A Travellerspoint blog

Angkor Thom - part 3

other temples

sunny 30 °C

After lunch, we moved on to another temple, the Baphuon. This one had started to get renovated by a French team, who had meticuously removed and documented each stone, when the Khmer Rouge took over.
When they came back after the war, the rocks had been moved seemingly without any order and they were therefore left with a bunch of rocks spreat out everywhere. The area surrounding the Baphuon is now a graveyard of stones and no one knows where they go. The French are still, to this day, working on restoring it, and they are no where near done as you can see by these 2 pics. What's not shown is that there are rocks spread around the entire building, almost as far as the eye can see.
Bonne chance mes amis!


This pic was taken from the actual building, looking at the courtyard.

Quick note to mention that there are several countries working in team with the Cambodia gov to restore different temples. No CA or US, but German, Japanese, French, Australia, etc.

Leaving Angkor Thom, we went to another temple called Ta Phrom:
This temple had not been restored at all, and as a result, the jungle is slowly taking over. It's gorgeous and was built by the King for his mother. It is said to have needed 80,000 people to maintain it.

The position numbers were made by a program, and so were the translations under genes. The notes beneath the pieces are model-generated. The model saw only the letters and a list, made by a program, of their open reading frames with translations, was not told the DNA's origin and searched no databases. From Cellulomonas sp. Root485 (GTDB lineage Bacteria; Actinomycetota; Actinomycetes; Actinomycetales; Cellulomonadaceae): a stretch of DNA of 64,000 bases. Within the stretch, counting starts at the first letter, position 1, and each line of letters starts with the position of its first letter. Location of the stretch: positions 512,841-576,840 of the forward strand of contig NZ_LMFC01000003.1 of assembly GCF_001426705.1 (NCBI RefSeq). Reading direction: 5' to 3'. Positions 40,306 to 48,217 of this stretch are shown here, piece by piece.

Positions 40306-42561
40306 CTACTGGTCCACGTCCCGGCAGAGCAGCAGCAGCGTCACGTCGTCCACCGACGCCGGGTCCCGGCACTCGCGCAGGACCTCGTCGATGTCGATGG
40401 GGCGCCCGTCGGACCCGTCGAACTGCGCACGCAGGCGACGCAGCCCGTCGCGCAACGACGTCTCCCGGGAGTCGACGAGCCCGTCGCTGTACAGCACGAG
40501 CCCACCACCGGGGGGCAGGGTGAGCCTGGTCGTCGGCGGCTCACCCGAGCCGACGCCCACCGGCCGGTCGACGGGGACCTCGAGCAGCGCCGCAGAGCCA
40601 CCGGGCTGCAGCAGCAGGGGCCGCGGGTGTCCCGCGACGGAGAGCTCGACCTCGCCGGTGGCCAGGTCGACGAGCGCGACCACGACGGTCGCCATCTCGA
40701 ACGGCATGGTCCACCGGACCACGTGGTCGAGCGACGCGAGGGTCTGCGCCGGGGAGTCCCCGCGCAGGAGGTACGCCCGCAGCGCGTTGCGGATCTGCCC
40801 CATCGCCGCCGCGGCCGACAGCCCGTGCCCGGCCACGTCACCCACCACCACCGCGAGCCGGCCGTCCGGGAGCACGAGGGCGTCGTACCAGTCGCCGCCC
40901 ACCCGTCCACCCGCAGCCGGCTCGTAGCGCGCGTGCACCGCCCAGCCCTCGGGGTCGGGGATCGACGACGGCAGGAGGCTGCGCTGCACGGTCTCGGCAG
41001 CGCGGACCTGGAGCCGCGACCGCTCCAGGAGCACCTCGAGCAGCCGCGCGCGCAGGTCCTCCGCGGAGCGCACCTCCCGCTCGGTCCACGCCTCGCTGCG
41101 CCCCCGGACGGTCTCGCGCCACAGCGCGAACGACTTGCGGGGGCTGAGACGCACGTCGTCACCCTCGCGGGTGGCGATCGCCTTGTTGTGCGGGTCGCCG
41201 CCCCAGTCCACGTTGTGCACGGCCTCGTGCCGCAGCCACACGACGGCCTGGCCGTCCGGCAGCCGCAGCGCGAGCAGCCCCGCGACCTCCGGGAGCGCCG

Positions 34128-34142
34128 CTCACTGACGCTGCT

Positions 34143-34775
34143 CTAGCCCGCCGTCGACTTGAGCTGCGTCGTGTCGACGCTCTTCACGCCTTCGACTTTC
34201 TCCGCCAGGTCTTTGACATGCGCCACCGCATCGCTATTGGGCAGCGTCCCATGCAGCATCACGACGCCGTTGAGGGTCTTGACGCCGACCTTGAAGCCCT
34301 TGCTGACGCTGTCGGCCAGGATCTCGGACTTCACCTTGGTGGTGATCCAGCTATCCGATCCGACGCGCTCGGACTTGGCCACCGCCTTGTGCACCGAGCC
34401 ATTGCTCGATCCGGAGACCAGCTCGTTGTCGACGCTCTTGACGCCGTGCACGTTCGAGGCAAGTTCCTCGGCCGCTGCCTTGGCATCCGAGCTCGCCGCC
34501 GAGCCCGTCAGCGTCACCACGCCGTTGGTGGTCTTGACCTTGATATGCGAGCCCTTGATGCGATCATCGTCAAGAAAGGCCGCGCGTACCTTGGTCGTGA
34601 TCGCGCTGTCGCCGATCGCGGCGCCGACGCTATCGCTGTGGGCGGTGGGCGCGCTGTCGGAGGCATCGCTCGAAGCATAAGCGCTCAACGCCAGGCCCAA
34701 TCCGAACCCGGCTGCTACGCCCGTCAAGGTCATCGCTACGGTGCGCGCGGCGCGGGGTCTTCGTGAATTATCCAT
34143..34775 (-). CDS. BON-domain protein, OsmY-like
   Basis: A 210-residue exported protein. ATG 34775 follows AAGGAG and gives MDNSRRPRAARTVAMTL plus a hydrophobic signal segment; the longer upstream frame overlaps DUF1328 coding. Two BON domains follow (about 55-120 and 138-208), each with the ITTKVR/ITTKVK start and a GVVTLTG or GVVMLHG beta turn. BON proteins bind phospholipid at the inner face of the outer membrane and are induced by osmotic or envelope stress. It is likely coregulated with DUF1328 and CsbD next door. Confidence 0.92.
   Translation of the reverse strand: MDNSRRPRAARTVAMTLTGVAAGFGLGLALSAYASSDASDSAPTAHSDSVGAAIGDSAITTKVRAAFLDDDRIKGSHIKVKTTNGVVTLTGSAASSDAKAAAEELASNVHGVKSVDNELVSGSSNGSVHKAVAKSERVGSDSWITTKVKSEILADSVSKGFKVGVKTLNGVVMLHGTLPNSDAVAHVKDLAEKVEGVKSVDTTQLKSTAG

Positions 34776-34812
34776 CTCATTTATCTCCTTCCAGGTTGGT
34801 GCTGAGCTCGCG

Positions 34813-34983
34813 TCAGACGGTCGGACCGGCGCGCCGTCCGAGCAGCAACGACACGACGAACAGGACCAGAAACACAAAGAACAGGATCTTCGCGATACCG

I think that the movie Tomb Raider was partially shot here.

Well, that's almost it for the temple pics (there are more of course, but really, it's pretty pathetic how badly they fail to properly portrait the places), so let's finish with a few random pics.



These kids were literally at every temple, agressively selling their stuff. This is an example with only 2 kids at once. They are very very very very pushy!!!

Last note on the topic:
The Khmer society of Angkor seemed to be quite advanced in engineering principles as these temples (and the harvesting and transporting of the stones required to build them) show.
The origins of this people had been traced back to the Indians and Chinese traders who were stuck in Cambodia for 6 months of the year, while waiting for the winds to shift and carry them back to their home country. This explains many of the religious rituals and figures, as well as the appearance of the Khmer people to this day (darker skin than chinese, but clearly asian)

Angkor Wat and most surrounding temples are built around the "high tide" mark of the flodded Tonle Sap lake. Each year, during the wet season (summer in the Himalayas/Nepal), an enormous flow of water reaches the shallow sand of the Mekong river, actually stopping the "down to the sea" flow of the water and reversing it back up the Tonle Sap lake. During that period, it more than doubles in size, and completely changes the topography of this region of Cambodia.

Posted by Mistrale 05:17 Archived in Cambodia

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